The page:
Crocodile Doggy – Exploration into the Wild
Do you ever stress about sleeping and feel that you have half of your brain awake and half asleep? While humans have both hemispheres of their brain working together while they are in REM sleep, this is not the case for crocodiles. Scientists studying the sleeping patterns of crocodiles have found that they sleep with one eye open to monitor potential threats. Only one half of their brain may shut down while sleeping. A study of Australian crocodiles found that they would monitor a human in the room while sleeping and continue to look at the same spot even after the human had left (1). So while you may feel that you are unable to turn off your brain while sleeping worrying about potential monsters under the bed, crocodiles certainly don’t turn theirs off so they can evaluate danger.
The largest crocodile living today is one named “Cassius Clay” who measures over 17 feet long and is a 100-year-old croc living in Australia. Going back in time, Deinosuchus was an ancient crocodile that measured up to 33 feet in length and could have eaten dinosaurs. Their teeth were the size of bananas and have been nicknamed “terror crocodiles” roaming the earth between 75-82 million years ago (2). Further back (around 112 million years ago) lived the Sarcosuchus (aka flesh crocodile) which was as long as 40 feet which means it was even longer than a T-Rex (3).
Differences between a crocodile and alligator
The primary difference between the crocodile and alligator is the shape of their snout. Other distinguishing features between the two are listed in the table below (3).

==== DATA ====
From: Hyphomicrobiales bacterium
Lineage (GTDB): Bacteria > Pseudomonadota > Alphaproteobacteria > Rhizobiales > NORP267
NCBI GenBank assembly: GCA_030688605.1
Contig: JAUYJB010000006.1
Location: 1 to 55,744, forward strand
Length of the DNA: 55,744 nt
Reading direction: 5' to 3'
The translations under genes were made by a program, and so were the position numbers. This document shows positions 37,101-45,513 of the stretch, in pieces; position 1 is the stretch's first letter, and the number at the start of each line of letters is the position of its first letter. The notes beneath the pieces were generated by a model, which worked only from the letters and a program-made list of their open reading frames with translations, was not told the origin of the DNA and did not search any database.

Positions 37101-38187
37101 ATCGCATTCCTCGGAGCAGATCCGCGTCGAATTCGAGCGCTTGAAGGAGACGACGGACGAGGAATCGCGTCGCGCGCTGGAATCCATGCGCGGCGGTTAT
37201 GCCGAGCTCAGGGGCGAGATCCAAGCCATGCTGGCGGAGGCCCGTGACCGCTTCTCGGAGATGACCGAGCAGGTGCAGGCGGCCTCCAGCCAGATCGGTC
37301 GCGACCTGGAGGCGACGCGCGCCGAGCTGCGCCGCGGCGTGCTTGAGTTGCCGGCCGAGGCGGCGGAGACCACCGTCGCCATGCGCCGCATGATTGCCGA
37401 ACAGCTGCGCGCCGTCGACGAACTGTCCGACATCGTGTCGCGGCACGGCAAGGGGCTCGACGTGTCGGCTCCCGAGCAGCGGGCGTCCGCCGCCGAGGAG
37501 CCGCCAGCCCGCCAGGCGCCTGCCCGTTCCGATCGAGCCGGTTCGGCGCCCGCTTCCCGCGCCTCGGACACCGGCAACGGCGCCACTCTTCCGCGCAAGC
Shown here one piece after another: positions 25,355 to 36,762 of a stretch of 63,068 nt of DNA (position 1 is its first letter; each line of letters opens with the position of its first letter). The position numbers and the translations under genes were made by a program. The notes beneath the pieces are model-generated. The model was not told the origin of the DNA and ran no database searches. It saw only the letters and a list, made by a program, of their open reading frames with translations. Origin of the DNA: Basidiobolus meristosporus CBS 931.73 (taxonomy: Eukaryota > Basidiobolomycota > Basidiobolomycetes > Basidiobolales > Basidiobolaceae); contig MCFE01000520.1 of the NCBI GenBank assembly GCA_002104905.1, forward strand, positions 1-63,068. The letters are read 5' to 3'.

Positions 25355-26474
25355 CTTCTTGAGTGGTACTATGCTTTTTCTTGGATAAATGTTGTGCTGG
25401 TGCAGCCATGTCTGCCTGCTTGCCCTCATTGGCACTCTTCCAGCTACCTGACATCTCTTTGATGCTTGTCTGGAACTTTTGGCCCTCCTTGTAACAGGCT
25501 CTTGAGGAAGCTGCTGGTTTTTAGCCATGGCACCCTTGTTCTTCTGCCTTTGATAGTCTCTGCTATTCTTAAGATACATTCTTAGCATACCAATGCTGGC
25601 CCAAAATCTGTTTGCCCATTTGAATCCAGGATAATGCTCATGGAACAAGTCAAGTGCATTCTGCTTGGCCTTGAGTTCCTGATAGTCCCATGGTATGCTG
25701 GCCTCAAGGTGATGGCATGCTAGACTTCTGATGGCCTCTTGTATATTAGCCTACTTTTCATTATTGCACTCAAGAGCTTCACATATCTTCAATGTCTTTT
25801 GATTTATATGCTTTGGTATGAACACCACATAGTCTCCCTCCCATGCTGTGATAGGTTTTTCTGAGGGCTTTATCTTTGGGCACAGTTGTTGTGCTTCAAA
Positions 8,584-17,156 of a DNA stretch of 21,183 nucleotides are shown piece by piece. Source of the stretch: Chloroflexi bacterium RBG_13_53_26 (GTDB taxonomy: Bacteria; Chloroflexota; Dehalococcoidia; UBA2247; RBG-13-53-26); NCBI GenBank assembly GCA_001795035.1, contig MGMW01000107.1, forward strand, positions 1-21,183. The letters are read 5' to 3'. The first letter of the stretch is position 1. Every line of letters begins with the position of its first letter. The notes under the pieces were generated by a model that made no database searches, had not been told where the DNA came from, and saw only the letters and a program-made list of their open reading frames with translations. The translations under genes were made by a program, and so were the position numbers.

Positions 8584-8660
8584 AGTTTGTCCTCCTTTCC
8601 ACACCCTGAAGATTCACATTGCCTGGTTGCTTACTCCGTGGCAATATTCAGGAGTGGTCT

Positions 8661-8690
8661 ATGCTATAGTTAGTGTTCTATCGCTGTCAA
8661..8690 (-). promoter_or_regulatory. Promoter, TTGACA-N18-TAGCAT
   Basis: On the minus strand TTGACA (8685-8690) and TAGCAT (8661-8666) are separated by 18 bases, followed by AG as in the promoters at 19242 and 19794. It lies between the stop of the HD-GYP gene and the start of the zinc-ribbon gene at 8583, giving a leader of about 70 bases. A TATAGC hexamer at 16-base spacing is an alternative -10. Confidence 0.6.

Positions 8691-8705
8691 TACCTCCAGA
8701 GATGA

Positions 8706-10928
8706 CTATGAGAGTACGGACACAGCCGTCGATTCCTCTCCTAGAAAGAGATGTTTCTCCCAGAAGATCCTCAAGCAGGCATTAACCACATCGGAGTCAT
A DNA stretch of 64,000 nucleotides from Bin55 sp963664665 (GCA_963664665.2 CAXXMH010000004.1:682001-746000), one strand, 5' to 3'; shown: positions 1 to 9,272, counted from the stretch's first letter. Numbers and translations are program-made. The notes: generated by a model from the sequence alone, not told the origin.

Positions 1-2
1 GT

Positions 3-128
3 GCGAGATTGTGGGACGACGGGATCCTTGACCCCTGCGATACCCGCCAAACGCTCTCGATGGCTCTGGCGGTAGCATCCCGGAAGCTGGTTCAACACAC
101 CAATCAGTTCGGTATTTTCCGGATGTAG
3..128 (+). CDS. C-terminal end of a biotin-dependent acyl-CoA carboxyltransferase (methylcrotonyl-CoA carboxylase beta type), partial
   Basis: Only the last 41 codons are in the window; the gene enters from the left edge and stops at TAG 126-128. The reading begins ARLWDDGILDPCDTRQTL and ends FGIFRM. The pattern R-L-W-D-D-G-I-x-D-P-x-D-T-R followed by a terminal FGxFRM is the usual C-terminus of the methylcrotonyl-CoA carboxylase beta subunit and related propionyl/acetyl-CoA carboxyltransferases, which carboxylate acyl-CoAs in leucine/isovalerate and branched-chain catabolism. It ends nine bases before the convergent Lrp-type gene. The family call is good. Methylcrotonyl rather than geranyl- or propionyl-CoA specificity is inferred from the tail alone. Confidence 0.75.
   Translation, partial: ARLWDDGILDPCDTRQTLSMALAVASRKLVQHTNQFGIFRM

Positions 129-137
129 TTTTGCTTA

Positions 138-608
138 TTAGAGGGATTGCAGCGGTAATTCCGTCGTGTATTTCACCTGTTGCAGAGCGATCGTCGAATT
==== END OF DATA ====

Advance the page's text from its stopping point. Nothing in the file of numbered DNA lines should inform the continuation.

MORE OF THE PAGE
|Size||14-17 feet||10-15 feet|
|Teeth||Seen outside of mouth when jaw shut||Concealed inside of mouth when jaw shut|
Habitat and Eating Habits
There are 23 species of crocodiles throughout the world. In the United States, the American crocodile can be found in the salt waters of Florida in mangroves and swamps. The crocodile is a carnivore and will munch on fish, shellfish, and birds. As a nocturnal animal, they will hunt at night and often lay very still near the water’s edge to capture an animal drinking water which it will then bring back into the water and drown it.
The reproductive life cycle of a crocodile
- Females lay up to 48 eggs in a nest that is either dug up in a mound or hole, depending on the species of crocodile.
- Eggs incubate for 55-100 days. The temperature during incubation can play a role in the sex of a crocodile – cooler temperatures can produce more females, warmer temperatures more males.
- When the baby reptiles hatch, they will need help from their mothers to get out of their eggs and then to the water, which she will often carry them in her mouth (5).
Fun crocodile facts (4, 5, 6)
- Run up to 11 MPH on land
- Can weigh up to 2,200 pounds
- Roar to attract mates
- Can swim up to 900 km
Thanks for learning more about crocodiles! Subscribe to our YouTube channel Woof of Mouth for other videos.
- Webb, Jonathan. Crocodiles sleep with one eye watching. BBC (2015). Retrieved from https://www.bbc.com/news/science-environment-34572433
- Saldivia, Gabriela. ‘Teeth The Size Of Bananas’; New Study Paints Picture Of ‘Terror Crocodiles.’ NPR (2020). Retrieved from https://www.npr.org/2020/08/12/901520688/teeth-the-size-of-bananas-new-study-paints-picture-of-terror-crocodiles
- Millward, Adam. An introduction to the biggest crocodile ever that makes today’s crocs look tiny. Guinness World Records (2019). Retrieved from https://www.guinnessworldrecords.com/news/book/2019/7/an-introduction-to-the-biggest-crocodile-ever-that-makes-todays-crocs-look-ti-584595.
- What’s the difference between alligators and crocodiles? Everglades Holiday Park (2020). Retrieved from https://www.evergladesholidaypark.com/alligators-and-crocodiles/.
- Ross, James. Crocodile. Britannica (2020). Retrieved from https://www.britannica.com/animal/crocodile-order/Locomotion#ref38422.
- Saltwater crocodile guide: diet and where they live in the wild. Discover Wildlife (2020). Retrieved from https://www.discoverwildlife.com/animal-facts/reptiles/facts-about-saltwater-crocodile/